There are not yet any vaccines to prevent infection with dengue viruses and the most effective protective measures are those that avoid mosquito bites. Early recognition and prompt supportive treatment can substantially lower the risk of medical complications and death.


During the first half of the 20th century, there were three island-wide dengue fever outbreaks in Taiwan (1915, 1931, and 1942). After almost forty years of dormancy, a DEN-2 outbreak occurred in Liuchiu Township, Pingtung County in 1981. Thereafter, more dengue fever outbreaks took place in Kaohsiung (1987-1988), Jhonghe of Taipei County (1995), Taichung City (1995), Taipei City (1996) and several others in the Kaohsiung City, Tainan City, and Pingtung County. In 2002, another dengue fever outbreak occurred in southern Taiwan. It was similar to the 1988 outbreak which actually started in 1987. The total number of indigenous cases was 5,336, including 241 cases of dengue hemorrhagic fever (DHF) which caused 19 deaths. After that, the indigenous dengue cases were less than 400 in 2003-2005. Since 2006, Taiwan faced dengue fever outbreaks of different scales every year; the cases were concentrated mainly in southern Taiwan, including Kaohsiung City, Tainan City, and Pingtung County.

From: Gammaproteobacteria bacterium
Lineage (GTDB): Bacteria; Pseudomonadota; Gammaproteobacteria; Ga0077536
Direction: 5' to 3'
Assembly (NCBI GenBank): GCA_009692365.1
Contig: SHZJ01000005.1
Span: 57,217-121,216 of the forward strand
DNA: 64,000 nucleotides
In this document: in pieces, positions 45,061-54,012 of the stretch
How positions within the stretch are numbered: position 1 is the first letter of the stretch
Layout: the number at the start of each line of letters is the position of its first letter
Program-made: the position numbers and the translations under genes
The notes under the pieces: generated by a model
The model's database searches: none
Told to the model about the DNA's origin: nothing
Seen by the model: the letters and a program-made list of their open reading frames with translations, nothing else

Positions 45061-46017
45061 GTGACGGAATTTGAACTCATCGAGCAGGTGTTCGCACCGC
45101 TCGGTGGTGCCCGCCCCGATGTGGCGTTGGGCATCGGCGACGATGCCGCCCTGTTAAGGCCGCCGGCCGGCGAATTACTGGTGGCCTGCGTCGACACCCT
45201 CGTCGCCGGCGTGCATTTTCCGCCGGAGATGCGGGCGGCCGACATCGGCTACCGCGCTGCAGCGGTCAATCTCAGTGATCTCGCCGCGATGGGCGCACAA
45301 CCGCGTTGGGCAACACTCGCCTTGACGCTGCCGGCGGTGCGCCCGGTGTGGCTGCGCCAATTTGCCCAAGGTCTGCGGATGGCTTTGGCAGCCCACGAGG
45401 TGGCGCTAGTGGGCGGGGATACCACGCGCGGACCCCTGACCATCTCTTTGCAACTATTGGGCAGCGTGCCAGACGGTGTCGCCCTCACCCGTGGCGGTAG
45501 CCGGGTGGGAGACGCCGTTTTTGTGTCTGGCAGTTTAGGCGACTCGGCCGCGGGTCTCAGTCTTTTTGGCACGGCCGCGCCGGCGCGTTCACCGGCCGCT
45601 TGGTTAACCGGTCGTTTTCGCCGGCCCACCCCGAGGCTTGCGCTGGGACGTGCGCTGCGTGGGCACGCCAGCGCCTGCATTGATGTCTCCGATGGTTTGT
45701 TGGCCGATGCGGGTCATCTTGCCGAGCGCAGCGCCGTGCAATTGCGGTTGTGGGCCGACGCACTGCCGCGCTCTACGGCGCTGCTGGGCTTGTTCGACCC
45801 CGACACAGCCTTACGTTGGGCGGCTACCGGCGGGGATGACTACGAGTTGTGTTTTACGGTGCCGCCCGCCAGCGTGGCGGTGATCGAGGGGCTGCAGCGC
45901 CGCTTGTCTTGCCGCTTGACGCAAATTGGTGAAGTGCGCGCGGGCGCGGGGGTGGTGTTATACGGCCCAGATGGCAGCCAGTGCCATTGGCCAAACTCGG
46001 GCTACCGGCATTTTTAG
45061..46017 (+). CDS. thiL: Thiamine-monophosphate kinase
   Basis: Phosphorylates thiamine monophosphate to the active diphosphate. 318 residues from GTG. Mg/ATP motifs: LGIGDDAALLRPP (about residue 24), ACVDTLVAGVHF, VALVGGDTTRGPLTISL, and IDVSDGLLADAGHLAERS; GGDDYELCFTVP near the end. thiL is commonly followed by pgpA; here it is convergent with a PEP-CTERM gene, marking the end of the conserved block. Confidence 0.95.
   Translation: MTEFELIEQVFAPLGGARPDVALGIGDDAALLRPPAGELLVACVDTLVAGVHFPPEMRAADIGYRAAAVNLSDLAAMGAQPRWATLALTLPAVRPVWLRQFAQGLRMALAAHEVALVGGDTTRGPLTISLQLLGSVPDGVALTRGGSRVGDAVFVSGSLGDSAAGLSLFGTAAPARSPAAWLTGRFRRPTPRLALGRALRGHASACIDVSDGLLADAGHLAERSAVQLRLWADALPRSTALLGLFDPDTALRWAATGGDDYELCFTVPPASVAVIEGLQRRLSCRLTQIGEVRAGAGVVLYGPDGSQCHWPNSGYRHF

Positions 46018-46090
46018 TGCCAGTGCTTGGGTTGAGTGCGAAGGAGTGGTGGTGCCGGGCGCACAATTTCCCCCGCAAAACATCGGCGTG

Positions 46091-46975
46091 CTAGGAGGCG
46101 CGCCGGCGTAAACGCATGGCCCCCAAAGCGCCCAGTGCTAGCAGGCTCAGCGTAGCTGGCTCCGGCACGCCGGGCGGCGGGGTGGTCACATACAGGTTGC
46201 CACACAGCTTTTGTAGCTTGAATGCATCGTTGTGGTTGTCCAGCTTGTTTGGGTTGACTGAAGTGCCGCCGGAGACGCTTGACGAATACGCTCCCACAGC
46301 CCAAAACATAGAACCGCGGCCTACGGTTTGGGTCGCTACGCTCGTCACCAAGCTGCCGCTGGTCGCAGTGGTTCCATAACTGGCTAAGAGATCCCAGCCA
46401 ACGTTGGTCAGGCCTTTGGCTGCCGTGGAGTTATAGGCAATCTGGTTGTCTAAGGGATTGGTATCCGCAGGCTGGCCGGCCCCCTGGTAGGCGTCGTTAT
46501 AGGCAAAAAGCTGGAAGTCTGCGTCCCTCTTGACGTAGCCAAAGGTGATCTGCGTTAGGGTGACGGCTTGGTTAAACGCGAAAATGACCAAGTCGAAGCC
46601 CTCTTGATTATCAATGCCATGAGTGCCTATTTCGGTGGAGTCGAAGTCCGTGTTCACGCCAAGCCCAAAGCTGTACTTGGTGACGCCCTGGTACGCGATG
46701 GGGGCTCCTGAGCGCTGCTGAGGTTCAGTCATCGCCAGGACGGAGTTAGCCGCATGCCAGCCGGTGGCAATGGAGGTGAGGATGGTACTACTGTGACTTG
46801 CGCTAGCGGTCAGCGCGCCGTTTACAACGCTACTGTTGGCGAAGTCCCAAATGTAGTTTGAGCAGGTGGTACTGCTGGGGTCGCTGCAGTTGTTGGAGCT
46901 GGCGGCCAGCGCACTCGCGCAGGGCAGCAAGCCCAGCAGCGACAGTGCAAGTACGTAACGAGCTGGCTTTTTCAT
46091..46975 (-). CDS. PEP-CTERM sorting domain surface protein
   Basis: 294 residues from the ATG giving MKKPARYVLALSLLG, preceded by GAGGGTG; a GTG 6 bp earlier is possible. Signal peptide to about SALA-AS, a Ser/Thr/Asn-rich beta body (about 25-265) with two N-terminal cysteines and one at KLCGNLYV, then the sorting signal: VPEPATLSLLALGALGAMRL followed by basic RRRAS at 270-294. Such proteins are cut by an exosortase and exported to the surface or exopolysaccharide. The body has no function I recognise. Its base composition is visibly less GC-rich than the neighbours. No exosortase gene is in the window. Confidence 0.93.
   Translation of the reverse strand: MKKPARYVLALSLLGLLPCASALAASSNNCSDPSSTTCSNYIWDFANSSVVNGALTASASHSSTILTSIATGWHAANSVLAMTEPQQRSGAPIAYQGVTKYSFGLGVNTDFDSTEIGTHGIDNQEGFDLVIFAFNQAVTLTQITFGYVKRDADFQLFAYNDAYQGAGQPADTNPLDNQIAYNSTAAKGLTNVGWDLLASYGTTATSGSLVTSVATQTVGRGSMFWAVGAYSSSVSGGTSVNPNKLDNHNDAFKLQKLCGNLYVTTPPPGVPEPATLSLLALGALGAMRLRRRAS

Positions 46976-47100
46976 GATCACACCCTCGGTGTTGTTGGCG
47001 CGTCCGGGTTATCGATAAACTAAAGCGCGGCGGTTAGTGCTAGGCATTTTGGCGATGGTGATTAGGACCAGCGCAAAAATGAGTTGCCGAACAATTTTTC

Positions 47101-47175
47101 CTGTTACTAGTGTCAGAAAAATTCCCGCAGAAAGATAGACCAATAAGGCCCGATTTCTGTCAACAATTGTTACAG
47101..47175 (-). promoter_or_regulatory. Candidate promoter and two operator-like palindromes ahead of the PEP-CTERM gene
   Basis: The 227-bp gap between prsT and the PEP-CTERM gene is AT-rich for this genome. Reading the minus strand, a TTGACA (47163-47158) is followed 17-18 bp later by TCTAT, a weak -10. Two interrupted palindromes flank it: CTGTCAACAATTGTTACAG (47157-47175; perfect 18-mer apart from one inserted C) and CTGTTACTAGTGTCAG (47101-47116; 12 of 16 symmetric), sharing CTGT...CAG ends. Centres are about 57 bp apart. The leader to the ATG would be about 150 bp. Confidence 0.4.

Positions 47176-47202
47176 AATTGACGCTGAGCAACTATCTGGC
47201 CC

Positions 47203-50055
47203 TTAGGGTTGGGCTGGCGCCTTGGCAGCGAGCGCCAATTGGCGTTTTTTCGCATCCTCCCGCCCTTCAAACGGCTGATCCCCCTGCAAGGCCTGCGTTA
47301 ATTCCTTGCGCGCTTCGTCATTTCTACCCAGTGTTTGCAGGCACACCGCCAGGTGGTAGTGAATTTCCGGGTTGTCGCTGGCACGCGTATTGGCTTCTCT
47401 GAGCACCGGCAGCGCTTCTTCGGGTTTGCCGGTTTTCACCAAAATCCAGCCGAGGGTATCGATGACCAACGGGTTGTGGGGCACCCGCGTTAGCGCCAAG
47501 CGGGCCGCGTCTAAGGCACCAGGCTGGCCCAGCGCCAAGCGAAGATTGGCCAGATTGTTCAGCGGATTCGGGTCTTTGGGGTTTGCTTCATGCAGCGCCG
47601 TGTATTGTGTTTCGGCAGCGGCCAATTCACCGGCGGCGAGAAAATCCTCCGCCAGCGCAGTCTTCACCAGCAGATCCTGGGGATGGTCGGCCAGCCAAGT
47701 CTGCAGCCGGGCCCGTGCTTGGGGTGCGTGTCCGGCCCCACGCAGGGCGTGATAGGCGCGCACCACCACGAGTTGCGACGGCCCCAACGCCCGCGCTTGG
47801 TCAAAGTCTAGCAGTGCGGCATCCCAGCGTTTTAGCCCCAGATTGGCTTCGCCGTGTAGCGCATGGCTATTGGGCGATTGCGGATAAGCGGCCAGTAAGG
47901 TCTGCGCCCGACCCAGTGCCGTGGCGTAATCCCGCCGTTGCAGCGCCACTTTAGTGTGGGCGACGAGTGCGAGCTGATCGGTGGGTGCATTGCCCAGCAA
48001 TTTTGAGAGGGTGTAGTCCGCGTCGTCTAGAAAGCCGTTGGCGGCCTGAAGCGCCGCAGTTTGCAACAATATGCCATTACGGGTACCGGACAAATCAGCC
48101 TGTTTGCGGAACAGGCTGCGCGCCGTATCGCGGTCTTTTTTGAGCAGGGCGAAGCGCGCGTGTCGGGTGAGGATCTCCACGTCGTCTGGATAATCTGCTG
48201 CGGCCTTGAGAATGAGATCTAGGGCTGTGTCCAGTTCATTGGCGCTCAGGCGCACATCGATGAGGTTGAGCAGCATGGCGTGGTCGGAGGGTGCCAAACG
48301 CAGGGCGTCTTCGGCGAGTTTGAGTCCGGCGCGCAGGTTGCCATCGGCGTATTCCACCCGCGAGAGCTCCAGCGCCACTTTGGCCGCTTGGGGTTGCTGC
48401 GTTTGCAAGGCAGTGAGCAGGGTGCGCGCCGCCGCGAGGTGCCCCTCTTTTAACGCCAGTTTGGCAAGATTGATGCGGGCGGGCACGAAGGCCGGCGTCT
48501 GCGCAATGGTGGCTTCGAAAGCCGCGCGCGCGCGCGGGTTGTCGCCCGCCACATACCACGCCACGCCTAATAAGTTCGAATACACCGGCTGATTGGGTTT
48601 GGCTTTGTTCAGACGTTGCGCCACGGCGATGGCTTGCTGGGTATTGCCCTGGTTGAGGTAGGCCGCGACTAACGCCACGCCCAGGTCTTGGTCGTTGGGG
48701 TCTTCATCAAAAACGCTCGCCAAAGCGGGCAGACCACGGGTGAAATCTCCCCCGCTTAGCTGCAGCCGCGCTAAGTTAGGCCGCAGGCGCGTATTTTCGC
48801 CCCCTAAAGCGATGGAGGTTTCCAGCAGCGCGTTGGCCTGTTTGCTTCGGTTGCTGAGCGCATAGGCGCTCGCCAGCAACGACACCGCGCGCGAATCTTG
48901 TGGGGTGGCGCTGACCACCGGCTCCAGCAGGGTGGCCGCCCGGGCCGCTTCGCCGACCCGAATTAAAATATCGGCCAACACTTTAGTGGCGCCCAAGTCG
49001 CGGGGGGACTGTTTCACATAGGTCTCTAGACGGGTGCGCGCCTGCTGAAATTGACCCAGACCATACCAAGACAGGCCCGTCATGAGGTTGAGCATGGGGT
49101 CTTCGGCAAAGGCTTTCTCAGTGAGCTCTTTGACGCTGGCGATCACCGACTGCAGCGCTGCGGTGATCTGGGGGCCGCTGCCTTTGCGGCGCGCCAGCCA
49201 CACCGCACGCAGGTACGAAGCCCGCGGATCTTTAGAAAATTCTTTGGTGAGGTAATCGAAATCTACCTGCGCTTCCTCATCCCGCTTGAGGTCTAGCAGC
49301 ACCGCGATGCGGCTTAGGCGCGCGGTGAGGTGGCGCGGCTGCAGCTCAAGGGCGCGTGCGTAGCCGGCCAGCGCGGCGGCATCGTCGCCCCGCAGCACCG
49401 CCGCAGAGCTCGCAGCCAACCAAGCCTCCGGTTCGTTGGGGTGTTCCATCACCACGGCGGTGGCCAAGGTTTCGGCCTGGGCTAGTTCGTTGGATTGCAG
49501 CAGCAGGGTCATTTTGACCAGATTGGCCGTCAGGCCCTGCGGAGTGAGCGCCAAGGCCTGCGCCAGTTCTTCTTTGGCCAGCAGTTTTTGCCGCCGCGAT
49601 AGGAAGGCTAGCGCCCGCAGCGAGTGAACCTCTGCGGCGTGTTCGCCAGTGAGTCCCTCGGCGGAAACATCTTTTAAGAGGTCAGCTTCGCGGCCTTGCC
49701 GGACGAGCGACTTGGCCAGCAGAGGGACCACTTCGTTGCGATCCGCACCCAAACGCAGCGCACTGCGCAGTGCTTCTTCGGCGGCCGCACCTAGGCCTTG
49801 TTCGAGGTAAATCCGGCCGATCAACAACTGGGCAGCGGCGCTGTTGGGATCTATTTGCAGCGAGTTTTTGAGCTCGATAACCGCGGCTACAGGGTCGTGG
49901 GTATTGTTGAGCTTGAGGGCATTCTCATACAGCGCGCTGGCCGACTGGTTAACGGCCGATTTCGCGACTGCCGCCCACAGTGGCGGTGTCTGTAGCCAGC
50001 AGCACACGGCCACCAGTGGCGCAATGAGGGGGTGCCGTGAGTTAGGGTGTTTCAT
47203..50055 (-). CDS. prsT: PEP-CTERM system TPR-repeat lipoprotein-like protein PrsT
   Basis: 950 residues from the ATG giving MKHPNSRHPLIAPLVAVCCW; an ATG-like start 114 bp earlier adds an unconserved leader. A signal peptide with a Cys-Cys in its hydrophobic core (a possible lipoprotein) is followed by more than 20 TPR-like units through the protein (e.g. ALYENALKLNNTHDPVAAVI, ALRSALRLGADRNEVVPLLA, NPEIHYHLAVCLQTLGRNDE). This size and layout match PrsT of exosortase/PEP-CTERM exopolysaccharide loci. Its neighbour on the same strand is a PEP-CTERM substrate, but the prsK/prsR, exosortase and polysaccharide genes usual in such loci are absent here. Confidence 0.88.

The severity of dengue fever in Southeast Asia in recent years has led to an increase in imported cases in Taiwan, with the most 304 cases in 2010. The situation has made it more difficult to control dengue locally.

Figure: Dengue Fever Confirmed Cases, 1987-2013